mascus] forged blades are also going through 
their heyday," he remarks. "A knife sells as 
long as it is nicely handcrafted." 

"I'm seeing a throwback to inter- 
frames — the ivory- or pearl-inlaid Busfield 
or Steve Hoel folders, whether engraved or 
not," Stover suggests. "Knives by masters, 
like W.D. Pease or Harvey McBurnette, are 
resurging in popularity. Big fighters and 
bowies are also popular." 




There was some swagger in Ford Swauger's step 
after he won the Best Folder award. The innovative 
double-action folder features a dial underneath the 
front bolster that, when turned one way, allows the 
blade to be opened automatically, and when 
turned the other way, unlocks the open 
blade. The piece sports a 4 1/2- 
inch damascus blade, damascus 
bolsters, a giraffe-bone 
handle and titanium liners. 
(BladeGallery.com 
[knife] photo) 



Knife Cycles 

The knife business, Stover notes, is cycli- 
cal. He and Basch both admit that they never 
thought tactical folders would remain as 
popular as they have, and for such a long 
period of time, and neither purveyor deals 
in tacticals. "Across the board, I've had the 
best business this last year than I have in the 
previous 10-12 years," Stover says. "Any- 
thing from high-end pocketknives, to bowies 
to Loveless knives is selling." 

That's good news for shows like BLADE 
Show West. "I will attend the show again," 
Basch says. "I see some potential there. You 
have a good place for next year — you had a 
good crowd there and they were buying." 

"Being the first time BLADE Show 
West was held in that area, I was impressed," 
Christensen says. "With the quality of mak- 
ers in the Northwest, it begged for a show 
like that. It will be a regular show for me." 

The 2006 BLADE Show West will be held 
Sept. 15-1 7, 2006, at the Portland Airport 
Holiday Inn & Conference Center. For more 
information on the show, contact BLADE 
Show West, attn: M. Lutz, 700 E. State St., 
Iola, WI 54990-0001 877.746.9757, fax 
715.445.4087 mary. lutz@fwpubs. com, 
www. collect, com/shows. 

For the addresses of the knifemakers men- 
tioned in this story, see "Where To Get Em " 
on page 95. 



22 / BLADE 



blademag.com 



FEBRUARY 2006 




TACTICAL KNIVES 



( t A dramatically styled 
frame-lock folder with an 
aggressive hawkbill blade 




s hawkbill blade is 
round from S30V 
tainless and Diamond 
lack DLC coated for 
rear resistance and a 
>w profile 



BLADE LENGTH: 3.000" 
OVERALL LENGTH: 7.40 



THE CARACARA 



t Comes complete with 
two titanium pocket 
clips for tip-up or 
tip-down carry 



of grip styles 




( t CNC-machined solid titanium handles come with a choice of finishes and handle inlays. A coarse bead blast 
complements textured G-10 inserts, while a finer bead blast highlights polished carbon fiber inserts. jSfcVi; 

. \.\. FOR PROFESSIONALS BY PROFESSIONALS- VV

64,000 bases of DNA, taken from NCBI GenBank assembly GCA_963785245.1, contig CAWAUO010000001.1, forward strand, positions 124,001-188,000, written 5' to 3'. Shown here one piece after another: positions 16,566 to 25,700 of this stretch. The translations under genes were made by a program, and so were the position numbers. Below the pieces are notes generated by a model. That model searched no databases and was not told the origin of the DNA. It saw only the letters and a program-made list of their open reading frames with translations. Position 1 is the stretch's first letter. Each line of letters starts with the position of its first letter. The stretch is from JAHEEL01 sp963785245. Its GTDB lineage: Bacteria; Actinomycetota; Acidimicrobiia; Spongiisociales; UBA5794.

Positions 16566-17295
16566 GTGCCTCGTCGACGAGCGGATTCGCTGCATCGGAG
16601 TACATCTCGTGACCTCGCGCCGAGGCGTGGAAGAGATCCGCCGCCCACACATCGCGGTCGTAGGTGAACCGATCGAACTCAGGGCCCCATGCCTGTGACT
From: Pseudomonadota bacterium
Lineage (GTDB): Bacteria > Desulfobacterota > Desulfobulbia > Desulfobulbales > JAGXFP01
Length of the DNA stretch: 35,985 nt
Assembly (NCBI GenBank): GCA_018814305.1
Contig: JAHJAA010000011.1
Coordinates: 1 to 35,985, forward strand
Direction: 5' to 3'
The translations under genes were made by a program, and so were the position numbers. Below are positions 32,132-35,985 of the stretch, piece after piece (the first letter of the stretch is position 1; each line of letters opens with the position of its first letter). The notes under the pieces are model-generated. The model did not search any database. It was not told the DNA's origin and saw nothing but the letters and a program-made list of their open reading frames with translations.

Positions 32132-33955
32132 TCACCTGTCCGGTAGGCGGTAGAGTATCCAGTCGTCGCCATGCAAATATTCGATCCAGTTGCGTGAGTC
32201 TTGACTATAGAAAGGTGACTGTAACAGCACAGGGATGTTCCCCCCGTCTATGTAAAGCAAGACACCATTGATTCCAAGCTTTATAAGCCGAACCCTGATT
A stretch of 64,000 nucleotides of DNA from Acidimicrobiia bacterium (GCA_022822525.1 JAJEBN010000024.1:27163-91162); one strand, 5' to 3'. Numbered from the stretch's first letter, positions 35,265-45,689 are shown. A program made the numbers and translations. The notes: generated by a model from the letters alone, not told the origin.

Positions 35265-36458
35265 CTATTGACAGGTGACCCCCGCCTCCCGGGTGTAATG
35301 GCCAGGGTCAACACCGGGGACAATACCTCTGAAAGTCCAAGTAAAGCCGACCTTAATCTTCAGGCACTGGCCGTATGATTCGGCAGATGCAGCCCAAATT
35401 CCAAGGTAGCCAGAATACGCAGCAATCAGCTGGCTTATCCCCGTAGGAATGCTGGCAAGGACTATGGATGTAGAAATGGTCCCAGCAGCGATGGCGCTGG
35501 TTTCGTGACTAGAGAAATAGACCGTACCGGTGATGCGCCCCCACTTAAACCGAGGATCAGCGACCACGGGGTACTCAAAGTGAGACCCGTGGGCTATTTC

\"i :• '■ .Tt. :'■ 



\ \ \ \ 

\ '' * Extremely sturdy full-tang 
construction for maximum 
strength and reliability 



\ ' SiS ■ 

de spine options: 



flat, sharpened back edge, or\ 



■ \ \ ! 

, \ i * Blades with sharpened or serrated 
\ \\ \ backiedges feature a unique rein- 
i \\ i forced tip that offers extreme 
point strength and a secondary 
cutting edge not available with 
\ ' i traditional false-edge designs 

\ . fiH 

( t Glass-filled nylon handle slabs 
provide exceptional ergonomics 
and, 'combined with textured 



combined with textured 
iwalk inserts, offer a comfort- 




* Comes equit 



^\\v 



.\v 



v\\«\w 



* Comes equipped with a STRIKE-compa^ible multi-po 
nylon sheath with a molded thermoplastic protective insert 

\ \ \\ \ \ Y'A 

<■* Designed by noted custom knife maker an ' 
Allen Elishewitz 



ni|nni/ 4 iiniiii/|i 



S OBO UF> 



BlackHawk® Products Group • 4850 Brookside Co- 



IliWiKilE^fgOHl 



757.436.3101 • fax 888.830.2013 • fax 757.436.3088 



KttKt^mi 




e knife i carry 




"/ am a long- 
time knife buff 
and small-time 
collector, mostly 
of stag-handle 
factory folders and 
small-to-medium 
stag fixed-blade 
hunters. I grew 
up on a farm, so 
I have carried a 
pocketknife for 
well over 50 years. 
I carry a Kershaw 
Double Cross for 
work around the 
farm and cleaning 
small game, a 
Browning Big 
Game for hunting 
deer and antelope, 
and a Puma stag 
lookback in my 
slacks and suit 
pockets." 

— Steve Switzer, 
Orangeville, Illinois 




"/ carry two pocketknives. One is a Frost Little 
Hawkbill. The other one is an old bone-handle Case 
canoe that a friend of mine found while plowing a 
garden and gave me. The blades were badly rusted, so 
I made new ones for it. I also make my own hunting 
knives and sheaths." 

— Roger Epling, Mouthcard, Kentucky 



"As a volunteer EMT/firefighter, 
I believe that a sharp knife is 
essential. My favorite knife 
to carry is my Cold Steel 
Voyager. I've carried this 
same knife every day for 12 
years. It's been abused and 
used in all kinds of weather, 
but it doesn't break or rust 
and still looks almost as 
good as when I bought it. As 
a collector, two of my favorite 
knives are my Randall Model 
8 Trout & Bird knife [right] 
and Colt hunting knife with 
gut hook [left]. My name 
is etched in the blade of my